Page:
What is it?

The internet of Things is perhaps best explained in a recent Huffington Post article by Vala Afshar. If you do not yet follow him on Twitter (@valaafshar), do so for a string of fascinating stats, facts and interesting stuff related to the Internet.

Responding to her Friday morning alarm, Stacey gets out of bed. Simultaneously, items throughout her house begin preparing for the day. Although it is cloudy outside, the interior is lighted with tones of a beautiful sunrise, per Stacey's personalized lighting scheme. The water heater makes sure the shower will be to her preference. When she enters the bathroom, her motion starts coffee brewing and breakfast cooking in the microwave.

As Stacey eats breakfast, her caloric intake is monitored. The morning headlines and stories are projected onto the wall next to the table. A green indicator says every device in the house is working perfectly, although she would have been notified before anything had come close to malfunctioning, and a repair order would have been automatically issued. The display lets her know that her trip to work today will take 37 minutes via an alternate route due to heavier than normal traffic on her usual route.

Before she leaves, Stacey thinks about dinner. The display says she should have the chicken tonight or it may spoil. Her phone beeps and tells her that the grill needs a propane tank refill. She hits "auto" to arrange the soonest possible refill delivery based on when her schedule indicates she will be home and able meet the delivery.

Stacey gets in her car which has already been brought to her ideal interior temperature. The car automatically exits her driveway, at the first available gap in traffic. According to the car's display, her trip today will cost more than usual due to the congestion toll on the alternate route. She realizes she could have avoided the extra toll by leaving a little earlier.

When Stacey arrives at work, she glances at her large office display and sees that all plant processes are functioning normally. The display reminds her of the SETI project, but instead of searching for intelligent life in the universe, the programs running behind the scenes are analyzing and displaying rivers of data generated throughout the plant to discover any anomalies, unusual resource needs, overages, or special opportunities.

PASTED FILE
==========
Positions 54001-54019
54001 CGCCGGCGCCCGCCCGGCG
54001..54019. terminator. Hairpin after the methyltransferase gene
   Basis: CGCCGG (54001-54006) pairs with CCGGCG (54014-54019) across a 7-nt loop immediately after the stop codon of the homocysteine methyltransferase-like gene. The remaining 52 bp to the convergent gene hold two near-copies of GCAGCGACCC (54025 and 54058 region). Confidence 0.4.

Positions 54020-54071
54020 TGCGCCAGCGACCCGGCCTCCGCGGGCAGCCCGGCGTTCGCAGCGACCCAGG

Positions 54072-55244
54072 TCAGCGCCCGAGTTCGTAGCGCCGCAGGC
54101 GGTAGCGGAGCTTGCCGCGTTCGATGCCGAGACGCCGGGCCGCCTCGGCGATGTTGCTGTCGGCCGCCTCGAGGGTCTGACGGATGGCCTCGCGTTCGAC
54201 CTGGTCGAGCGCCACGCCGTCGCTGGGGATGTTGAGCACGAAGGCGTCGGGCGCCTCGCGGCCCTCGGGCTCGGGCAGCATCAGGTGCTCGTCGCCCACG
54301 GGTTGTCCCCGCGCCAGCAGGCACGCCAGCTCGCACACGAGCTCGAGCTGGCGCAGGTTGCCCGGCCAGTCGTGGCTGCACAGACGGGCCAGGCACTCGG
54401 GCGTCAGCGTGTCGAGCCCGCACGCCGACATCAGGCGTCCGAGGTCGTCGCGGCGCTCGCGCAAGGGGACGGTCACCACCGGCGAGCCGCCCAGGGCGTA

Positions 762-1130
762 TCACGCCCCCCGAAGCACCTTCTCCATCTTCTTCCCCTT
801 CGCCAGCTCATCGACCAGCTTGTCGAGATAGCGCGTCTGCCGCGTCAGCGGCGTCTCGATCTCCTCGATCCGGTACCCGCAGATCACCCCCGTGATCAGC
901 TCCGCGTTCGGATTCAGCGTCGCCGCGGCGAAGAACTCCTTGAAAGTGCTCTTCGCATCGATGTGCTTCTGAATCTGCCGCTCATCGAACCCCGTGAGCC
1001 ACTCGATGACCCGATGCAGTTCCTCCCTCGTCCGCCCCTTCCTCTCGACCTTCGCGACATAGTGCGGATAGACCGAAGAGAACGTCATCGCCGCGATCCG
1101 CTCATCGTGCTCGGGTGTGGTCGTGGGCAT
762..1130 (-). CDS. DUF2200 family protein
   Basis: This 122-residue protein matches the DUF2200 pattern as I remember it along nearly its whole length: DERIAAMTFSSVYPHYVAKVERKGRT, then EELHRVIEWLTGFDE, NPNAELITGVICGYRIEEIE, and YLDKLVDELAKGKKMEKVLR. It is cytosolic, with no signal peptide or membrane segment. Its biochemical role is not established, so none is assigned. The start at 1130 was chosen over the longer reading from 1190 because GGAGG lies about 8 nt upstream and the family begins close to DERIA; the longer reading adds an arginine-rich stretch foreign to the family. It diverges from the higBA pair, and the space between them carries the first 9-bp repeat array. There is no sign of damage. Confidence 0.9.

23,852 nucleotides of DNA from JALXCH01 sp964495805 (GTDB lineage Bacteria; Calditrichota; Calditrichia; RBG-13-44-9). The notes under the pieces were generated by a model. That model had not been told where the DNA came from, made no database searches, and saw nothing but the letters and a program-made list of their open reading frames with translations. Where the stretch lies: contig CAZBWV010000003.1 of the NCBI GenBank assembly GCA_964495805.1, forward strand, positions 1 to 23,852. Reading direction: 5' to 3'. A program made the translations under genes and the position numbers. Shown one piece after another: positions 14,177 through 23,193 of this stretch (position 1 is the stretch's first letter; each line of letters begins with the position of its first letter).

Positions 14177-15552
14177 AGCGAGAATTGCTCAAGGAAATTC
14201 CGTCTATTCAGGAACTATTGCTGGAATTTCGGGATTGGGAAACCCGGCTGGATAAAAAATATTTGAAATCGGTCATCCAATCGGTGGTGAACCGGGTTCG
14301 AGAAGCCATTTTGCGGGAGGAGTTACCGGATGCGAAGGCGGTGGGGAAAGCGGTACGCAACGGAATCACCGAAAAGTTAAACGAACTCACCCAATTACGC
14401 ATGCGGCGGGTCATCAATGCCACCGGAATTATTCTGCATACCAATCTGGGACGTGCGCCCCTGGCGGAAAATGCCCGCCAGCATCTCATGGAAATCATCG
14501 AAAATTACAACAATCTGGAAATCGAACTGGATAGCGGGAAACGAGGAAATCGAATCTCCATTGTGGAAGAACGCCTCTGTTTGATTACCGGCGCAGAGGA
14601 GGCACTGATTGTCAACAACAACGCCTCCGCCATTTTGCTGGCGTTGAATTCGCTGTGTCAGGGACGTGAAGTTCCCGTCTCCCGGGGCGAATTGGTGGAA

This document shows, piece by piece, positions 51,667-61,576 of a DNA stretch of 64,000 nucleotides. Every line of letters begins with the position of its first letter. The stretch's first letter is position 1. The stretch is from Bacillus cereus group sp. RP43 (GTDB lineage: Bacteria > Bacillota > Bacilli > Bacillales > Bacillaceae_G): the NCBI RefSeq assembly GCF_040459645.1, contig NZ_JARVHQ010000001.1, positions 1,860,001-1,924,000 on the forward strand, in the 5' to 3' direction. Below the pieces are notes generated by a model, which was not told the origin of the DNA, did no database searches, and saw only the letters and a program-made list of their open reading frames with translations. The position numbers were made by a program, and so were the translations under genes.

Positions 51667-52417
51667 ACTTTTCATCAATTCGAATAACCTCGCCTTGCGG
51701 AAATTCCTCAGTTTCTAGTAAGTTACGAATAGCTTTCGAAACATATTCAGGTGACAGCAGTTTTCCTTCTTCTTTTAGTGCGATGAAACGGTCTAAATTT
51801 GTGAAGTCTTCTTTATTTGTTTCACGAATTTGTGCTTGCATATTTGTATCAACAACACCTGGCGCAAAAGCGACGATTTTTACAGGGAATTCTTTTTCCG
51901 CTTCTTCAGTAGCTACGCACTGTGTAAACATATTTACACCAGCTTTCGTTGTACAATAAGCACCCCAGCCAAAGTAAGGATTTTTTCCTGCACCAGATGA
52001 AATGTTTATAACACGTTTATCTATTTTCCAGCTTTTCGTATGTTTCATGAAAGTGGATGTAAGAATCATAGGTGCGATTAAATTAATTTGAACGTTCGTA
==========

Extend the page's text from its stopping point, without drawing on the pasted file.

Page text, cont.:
With the exception of the autonomous car, all the underlying capabilities described above exist today and are part of the Internet of Things. What does not yet exist, though, are the software and services to aggregate and manage the discrete capabilities to make them commercially available.

Defining the Internet of Things

The Internet of Things (IoT) is simply a concept wherein machines and everyday objects are connected via the Internet. Within the IoT, devices are controlled and monitored remotely and usually wirelessly. IDC predicts that the IoT will include 212 billion things globally by the end of 2020. That sounds like a big number, but for context, there are over 10 quadrillion ants on the planet. Although ants are not yet members of the IoT, Wi-Fi-connected bees are now in development to help with pollination. MIT is working on ‘smart sand’ that will be able to move and duplicate 3D objects, and Harvard has already developed 1000-robot swarms. Throw in smart dust motes and IDC's 212 billion IoT device estimate begins to look conservative.

The Depth and Variety of Internet Things